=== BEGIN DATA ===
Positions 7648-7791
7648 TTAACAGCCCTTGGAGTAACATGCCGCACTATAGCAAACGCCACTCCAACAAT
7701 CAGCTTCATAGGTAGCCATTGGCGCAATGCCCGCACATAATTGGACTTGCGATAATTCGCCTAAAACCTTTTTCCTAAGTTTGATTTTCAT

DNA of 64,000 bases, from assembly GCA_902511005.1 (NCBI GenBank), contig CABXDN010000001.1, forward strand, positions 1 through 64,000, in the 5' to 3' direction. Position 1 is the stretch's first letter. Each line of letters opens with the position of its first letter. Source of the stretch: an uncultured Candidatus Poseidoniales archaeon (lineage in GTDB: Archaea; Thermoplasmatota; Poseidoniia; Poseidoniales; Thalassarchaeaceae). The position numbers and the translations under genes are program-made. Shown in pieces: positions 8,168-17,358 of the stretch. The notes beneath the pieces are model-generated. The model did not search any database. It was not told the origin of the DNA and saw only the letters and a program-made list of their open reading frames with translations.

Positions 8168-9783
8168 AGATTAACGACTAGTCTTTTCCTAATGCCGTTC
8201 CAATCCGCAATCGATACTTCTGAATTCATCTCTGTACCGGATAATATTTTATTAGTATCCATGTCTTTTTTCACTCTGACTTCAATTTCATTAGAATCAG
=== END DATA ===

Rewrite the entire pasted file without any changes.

Positions 7648-7791
7648 TTAACAGCCCTTGGAGTAACATGCCGCACTATAGCAAACGCCACTCCAACAAT
7701 CAGCTTCATAGGTAGCCATTGGCGCAATGCCCGCACATAATTGGACTTGCGATAATTCGCCTAAAACCTTTTTCCTAAGTTTGATTTTCAT

DNA of 64,000 bases, from assembly GCA_902511005.1 (NCBI GenBank), contig CABXDN010000001.1, forward strand, positions 1 through 64,000, in the 5' to 3' direction. Position 1 is the stretch's first letter. Each line of letters opens with the position of its first letter. Source of the stretch: an uncultured Candidatus Poseidoniales archaeon (lineage in GTDB: Archaea; Thermoplasmatota; Poseidoniia; Poseidoniales; Thalassarchaeaceae). The position numbers and the translations under genes are program-made. Shown in pieces: positions 8,168-17,358 of the stretch. The notes beneath the pieces are model-generated. The model did not search any database. It was not told the origin of the DNA and saw only the letters and a program-made list of their open reading frames with translations.

Positions 8168-9783
8168 AGATTAACGACTAGTCTTTTCCTAATGCCGTTC
8201 CAATCCGCAATCGATACTTCTGAATTCATCTCTGTACCGGATAATATTTTATTAGTATCCATGTCTTTTTTCACTCTGACTTCAATTTCATTAGAATCAG